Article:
The Ptolemaic Dynasty
The Ptolemaic dynasty was founded by Ptolemy son of Lagus, a general of Alexander the Great. On Alexander's death in 323 he was appointed satrap of Egypt, and eventually declared himself king in 304. The dynasty lasted until the death of Cleopatra VII and the Roman conquest of Egypt in 30, an episode which is still one of the best-known chapters of ancient history.
The intervening period is one which is, by comparison to most of pharaonic Egypt, very well, if not fully coherently, documented. While Ptolemy I and Cleopatra VII are perhaps the best-known rulers, most of the Ptolemaic kings and queens emerge as distinctive and interesting (if not necessarily attractive) individuals. Ptolemaic Egypt was one of the two great powers of the Hellenistic East for most of its existence. During this period Egyptian armies ranged further east and further north than at any other time in Egyptian history. Alexandria was the center of the Hellenistic intellectual world. The period also saw the final flowering of pharaonic Egyptian art and architecture. Many of the great temples we see today, at Edfu, Esna, Kom Ombo, Dendera, Philae and elsewhere, are basically Ptolemaic monuments.
The Ptolemaic era is unjustly neglected. Both Egyptophiles and Hellenists have traditionally seen it as decadent, a judgement that in my opinion has no basis. The last major general survey written in English appeared in 1927. The number of Ptolemaic scholars is small, and very few universities have specialist departments. However, in recent years significant surveys have appeared, particularly in German, and one of these has been translated into English. Additionally, the exciting discoveries of sunken cities in the waters off Alexandria have attracted world-wide attention.
NOTE: I have not substantially maintained this section since 2009, and there are many recent developments which should be addressed. I have only been able to include the most significant, Wendy Cheshire's convincing refutation of Reymond's proposal to make Berenice, wife of the HPM Psherenptah II, a sister of Ptolemy X. In particular, discussions in this section related to chronological issues raised by the Macedonian calendar in the reigns of the early Ptolemies no longer reflect my current thinking. For these the reader is referred to my monograph "Alexandria and the Moon", published as Studia Hellenistica 52. While I still hope and intend to bring this section up to date, health concerns make it unlikely that I will be able to complete the task. -- 19 July 2013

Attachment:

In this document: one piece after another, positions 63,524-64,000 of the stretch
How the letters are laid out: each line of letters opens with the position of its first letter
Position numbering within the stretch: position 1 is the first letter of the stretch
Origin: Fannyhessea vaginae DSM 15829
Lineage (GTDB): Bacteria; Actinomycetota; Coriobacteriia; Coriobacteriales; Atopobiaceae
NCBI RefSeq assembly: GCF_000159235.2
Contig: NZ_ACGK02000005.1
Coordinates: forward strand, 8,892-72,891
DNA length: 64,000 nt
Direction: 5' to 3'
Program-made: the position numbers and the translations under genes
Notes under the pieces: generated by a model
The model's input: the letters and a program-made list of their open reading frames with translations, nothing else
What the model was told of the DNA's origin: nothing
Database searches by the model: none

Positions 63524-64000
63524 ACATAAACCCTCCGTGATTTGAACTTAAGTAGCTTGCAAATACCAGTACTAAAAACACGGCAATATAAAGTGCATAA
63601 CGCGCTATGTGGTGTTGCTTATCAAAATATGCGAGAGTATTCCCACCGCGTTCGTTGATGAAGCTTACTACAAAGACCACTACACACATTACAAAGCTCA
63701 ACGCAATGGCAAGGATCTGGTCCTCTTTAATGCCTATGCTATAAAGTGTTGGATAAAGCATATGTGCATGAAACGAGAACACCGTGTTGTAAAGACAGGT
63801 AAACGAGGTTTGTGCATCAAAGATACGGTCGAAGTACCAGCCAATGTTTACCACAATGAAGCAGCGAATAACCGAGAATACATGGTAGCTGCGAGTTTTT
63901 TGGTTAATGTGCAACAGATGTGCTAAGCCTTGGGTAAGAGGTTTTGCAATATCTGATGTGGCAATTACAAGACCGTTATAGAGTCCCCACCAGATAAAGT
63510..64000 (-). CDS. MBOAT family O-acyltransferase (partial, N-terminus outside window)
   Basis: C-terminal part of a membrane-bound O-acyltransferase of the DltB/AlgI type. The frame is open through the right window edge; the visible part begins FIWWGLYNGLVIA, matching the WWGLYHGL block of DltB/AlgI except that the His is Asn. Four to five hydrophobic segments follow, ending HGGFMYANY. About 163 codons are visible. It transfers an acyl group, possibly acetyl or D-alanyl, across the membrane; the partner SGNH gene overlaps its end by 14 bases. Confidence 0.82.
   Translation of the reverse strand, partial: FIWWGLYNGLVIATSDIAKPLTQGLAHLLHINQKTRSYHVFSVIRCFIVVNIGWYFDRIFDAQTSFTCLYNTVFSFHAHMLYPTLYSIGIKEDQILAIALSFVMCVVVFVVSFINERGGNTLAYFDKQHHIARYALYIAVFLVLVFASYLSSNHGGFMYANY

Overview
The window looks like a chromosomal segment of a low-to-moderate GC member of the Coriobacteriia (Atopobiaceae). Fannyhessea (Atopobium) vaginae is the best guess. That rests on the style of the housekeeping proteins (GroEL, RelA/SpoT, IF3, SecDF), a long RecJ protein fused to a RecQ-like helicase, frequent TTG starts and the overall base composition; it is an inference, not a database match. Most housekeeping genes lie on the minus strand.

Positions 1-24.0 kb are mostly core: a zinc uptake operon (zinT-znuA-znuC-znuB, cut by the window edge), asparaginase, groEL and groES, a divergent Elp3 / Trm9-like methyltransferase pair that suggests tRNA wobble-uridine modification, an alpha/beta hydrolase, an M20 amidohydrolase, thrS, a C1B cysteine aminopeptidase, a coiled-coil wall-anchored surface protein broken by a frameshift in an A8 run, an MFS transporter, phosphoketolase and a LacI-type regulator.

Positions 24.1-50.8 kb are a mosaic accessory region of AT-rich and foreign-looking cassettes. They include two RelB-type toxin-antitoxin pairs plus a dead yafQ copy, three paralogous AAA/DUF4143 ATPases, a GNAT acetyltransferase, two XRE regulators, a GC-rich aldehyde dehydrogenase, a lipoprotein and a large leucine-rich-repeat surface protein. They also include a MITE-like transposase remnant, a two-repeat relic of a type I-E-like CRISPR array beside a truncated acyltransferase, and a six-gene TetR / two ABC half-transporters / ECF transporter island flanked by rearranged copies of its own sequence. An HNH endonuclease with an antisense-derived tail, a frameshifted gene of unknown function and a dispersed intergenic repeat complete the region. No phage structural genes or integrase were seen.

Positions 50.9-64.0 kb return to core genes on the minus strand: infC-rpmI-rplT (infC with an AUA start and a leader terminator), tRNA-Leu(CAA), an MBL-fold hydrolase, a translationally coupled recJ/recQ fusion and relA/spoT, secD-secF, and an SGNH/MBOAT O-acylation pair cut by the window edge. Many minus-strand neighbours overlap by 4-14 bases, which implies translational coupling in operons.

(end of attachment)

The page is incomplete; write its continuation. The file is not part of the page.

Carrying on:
Substantive additions since 1 Jan 2008:
7 August 2012: note Cheshire's rereading of Vienna 82, disproving the reading that Berenice, wife of the HPM Psherenptah II, was a sister of Ptolemy X.
28 Mar 2009: discussion of recent announcements concerning the possible skeletal remains of Arsinoe IV
1 Feb 2009: discussion of Huss' proposal (ZPE 165) to identify the Olympic victor in Posiddippus' poem Hippika AB 78 as Berenice II not Berenice Phernophorus.
9 Nov 2008: discussion of Buttrey's numismatic arguments (LS 35) for a high chronology of Magas of Cyrene
26 July 2008: response to Kosmetatou's critique (Tyche 17) of my analysis of FD III:4:2 233 for the children of Ptolemy III
24 July 2008: note Fraser's publication (Berytus 12) of Cyrenean inscription naming Philip as the father of Magas of Cyrene
14 June 2008: note Dmitriev's proposals (GRBS 47) on the chronology of Lysimachus' marriages: long marriage for Amestris, Arsinoe II as chief wife in 285
14 June 2008: note Byrne's redating (MeditArch 19) of the decree of Chremonides from 268/7 to 269/8
7 June 2008: note Hoover's late Seleucid chronology (Historia 56) for Antiochus X, Seleucus VI, Antiochus XI, Philip I, Demetrius III, Antiochus XII, Tigranes' invasion of Syria, Philip II
16 Feb/10 Mar 2008: discussion of chronology of Tryphaina, wetnurse to Ptolemy XII (SB I 4980)
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